« Links for 05-09-17 | Main | The Fed Is on the Right Side of Its 'Transitory' Bet »

Tuesday, May 09, 2017

The Link between Family Structure and Wealth Is Weaker Than You Might Think

William Emmons and Lowell Ricketts of the St. Louis Fed:

The Link between Family Structure and Wealth Is Weaker Than You Might Think: ...While there is an overall correlation between, say, two-parent families and higher wealth, research presented at the symposium found that this link actually is inconsistent across racial and ethnic groups and quite weak in a causal sense.

Spurious Connections

In a nutshell, when we focus on family-structure differences within racial or ethnic groups, rather than between groups, there is essentially no relationship at all. Our interpretation is that any correlation between family structure and wealth that exists in aggregate data is largely spurious. That is, it reflects deeply rooted structural, systemic or other unobservable factors that differ across races and ethnicities.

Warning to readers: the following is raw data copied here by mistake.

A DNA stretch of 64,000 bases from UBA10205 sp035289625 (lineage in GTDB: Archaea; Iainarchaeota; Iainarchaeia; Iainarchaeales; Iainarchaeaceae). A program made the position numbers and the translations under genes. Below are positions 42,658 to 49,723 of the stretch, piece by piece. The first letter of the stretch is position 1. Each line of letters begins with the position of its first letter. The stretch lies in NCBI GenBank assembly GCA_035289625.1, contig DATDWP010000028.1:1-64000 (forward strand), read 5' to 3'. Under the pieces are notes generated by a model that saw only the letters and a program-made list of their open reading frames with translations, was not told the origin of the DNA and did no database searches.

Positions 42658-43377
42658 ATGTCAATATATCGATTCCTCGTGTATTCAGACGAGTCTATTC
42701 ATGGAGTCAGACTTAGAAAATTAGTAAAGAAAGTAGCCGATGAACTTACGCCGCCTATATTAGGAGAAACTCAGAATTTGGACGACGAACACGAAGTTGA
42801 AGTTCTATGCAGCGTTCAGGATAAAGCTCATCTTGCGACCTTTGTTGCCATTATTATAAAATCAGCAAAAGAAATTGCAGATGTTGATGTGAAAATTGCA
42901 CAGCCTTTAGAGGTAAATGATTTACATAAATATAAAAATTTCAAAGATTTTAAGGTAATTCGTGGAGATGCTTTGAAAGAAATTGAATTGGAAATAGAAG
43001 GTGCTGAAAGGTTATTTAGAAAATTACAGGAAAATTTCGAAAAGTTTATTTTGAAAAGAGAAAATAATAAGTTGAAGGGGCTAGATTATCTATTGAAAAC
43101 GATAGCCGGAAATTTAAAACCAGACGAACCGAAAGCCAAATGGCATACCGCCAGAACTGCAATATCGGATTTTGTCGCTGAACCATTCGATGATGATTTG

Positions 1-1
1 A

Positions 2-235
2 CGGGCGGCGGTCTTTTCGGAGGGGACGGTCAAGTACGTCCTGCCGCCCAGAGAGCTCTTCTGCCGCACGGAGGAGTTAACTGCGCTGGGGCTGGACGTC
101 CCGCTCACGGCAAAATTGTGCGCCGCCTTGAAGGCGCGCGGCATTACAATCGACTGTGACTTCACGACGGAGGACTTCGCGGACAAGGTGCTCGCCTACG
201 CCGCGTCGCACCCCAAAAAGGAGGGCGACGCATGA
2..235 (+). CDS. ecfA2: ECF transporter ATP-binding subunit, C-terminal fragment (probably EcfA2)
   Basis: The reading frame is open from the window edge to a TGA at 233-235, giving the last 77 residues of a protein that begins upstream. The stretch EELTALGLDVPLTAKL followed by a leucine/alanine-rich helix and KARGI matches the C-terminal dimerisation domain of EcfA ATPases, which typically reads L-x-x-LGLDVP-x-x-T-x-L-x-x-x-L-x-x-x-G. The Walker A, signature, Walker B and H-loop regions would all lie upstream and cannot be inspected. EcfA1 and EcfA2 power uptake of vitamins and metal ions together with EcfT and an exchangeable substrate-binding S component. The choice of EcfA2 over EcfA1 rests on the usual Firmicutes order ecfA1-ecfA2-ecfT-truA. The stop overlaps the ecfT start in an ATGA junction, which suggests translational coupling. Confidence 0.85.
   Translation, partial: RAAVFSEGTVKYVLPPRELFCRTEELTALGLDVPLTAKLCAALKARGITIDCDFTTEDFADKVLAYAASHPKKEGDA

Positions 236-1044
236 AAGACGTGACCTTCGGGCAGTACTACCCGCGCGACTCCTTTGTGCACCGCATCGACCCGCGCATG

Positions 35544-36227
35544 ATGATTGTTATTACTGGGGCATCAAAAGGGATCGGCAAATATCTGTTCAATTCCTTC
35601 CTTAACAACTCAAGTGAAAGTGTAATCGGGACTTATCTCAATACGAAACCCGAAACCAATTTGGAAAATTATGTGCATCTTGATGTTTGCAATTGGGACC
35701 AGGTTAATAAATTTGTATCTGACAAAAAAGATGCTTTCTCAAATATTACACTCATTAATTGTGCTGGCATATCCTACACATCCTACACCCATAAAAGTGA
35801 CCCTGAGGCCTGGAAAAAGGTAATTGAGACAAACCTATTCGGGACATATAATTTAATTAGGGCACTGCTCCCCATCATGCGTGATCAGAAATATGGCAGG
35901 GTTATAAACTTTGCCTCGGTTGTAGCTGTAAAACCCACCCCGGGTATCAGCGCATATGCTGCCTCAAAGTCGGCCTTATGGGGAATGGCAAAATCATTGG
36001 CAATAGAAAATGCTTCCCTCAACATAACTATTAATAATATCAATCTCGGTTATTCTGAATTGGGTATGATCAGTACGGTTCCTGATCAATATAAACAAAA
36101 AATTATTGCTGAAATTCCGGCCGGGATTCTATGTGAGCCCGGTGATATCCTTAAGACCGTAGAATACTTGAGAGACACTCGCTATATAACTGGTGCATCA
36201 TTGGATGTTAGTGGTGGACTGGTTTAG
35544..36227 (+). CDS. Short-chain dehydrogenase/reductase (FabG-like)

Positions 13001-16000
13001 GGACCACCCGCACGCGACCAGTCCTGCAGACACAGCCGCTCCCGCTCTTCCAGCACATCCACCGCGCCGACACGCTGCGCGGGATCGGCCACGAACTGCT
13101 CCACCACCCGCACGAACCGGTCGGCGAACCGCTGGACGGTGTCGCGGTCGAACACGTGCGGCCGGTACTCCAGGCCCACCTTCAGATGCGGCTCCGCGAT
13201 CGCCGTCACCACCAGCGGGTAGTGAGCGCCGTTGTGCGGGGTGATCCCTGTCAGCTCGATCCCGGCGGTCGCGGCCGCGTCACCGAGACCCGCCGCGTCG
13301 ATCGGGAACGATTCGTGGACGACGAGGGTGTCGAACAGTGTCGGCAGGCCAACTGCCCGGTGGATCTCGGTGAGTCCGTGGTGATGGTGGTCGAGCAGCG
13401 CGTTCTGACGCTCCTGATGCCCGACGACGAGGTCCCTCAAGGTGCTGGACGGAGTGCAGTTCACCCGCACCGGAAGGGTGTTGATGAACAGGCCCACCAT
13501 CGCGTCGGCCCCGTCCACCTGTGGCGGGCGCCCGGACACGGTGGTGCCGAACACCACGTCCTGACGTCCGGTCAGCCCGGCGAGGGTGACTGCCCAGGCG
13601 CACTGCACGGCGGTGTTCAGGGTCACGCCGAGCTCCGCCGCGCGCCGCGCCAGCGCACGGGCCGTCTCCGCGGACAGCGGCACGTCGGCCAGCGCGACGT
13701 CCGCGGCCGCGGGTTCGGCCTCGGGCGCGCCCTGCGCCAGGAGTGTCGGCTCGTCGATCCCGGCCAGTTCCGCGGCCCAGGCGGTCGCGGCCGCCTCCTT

These “deep” causes of differences in both family structure and wealth accumulation could include:

  • The continuing effects of past discrimination
  • Segregation in housing, health care and education
  • Environmental, epigenetic (that is, suppressed expression of true genetic abilities) or cultural factors that differentially affect early-childhood development

We concluded that family-structure differences are a symptom of deeper driving forces, not an important cause per se of wealth differences. One implication is that, even if we could change patterns of marriage and child-bearing among many people, this alone would be unlikely to affect racial and ethnic wealth gaps very much, if at all. ...

    Posted by on Tuesday, May 9, 2017 at 10:24 AM in Economics, Income Distribution | Permalink  Comments (7)


    Feed You can follow this conversation by subscribing to the comment feed for this post.